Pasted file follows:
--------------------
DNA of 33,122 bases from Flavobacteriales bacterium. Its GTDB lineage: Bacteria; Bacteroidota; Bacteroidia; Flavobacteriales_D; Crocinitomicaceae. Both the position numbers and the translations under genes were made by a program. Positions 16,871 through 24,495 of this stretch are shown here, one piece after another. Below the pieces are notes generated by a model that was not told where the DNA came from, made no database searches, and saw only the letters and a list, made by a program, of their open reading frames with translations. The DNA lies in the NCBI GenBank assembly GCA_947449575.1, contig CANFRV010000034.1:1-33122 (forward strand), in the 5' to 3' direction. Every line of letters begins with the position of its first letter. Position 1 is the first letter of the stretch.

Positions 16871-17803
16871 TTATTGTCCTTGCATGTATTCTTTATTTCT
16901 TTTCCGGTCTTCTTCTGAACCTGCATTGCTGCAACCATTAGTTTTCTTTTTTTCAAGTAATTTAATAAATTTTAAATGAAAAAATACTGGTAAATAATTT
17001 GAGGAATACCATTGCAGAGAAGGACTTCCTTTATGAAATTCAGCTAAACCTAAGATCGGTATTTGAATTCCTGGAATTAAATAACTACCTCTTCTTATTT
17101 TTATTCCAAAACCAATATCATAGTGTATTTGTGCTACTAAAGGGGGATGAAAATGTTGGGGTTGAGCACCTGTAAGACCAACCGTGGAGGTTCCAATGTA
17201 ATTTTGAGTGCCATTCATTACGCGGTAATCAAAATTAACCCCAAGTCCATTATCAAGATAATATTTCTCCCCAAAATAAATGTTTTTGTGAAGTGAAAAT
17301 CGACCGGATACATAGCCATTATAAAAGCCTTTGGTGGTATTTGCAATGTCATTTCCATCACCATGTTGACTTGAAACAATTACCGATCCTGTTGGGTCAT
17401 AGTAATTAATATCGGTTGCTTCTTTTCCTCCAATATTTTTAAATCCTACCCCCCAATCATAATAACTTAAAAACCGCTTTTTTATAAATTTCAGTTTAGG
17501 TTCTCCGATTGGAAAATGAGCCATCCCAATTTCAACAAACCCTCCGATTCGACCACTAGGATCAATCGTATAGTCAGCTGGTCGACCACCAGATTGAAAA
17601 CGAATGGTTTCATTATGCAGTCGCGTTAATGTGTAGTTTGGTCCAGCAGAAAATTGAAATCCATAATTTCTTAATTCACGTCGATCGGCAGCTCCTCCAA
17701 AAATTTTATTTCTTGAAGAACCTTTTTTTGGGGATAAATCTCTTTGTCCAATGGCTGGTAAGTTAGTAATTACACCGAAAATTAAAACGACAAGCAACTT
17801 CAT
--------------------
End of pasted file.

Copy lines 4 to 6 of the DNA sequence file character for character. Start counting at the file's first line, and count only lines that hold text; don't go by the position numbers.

16901 TTTCCGGTCTTCTTCTGAACCTGCATTGCTGCAACCATTAGTTTTCTTTTTTTCAAGTAATTTAATAAATTTTAAATGAAAAAATACTGGTAAATAATTT
17001 GAGGAATACCATTGCAGAGAAGGACTTCCTTTATGAAATTCAGCTAAACCTAAGATCGGTATTTGAATTCCTGGAATTAAATAACTACCTCTTCTTATTT
17101 TTATTCCAAAACCAATATCATAGTGTATTTGTGCTACTAAAGGGGGATGAAAATGTTGGGGTTGAGCACCTGTAAGACCAACCGTGGAGGTTCCAATGTA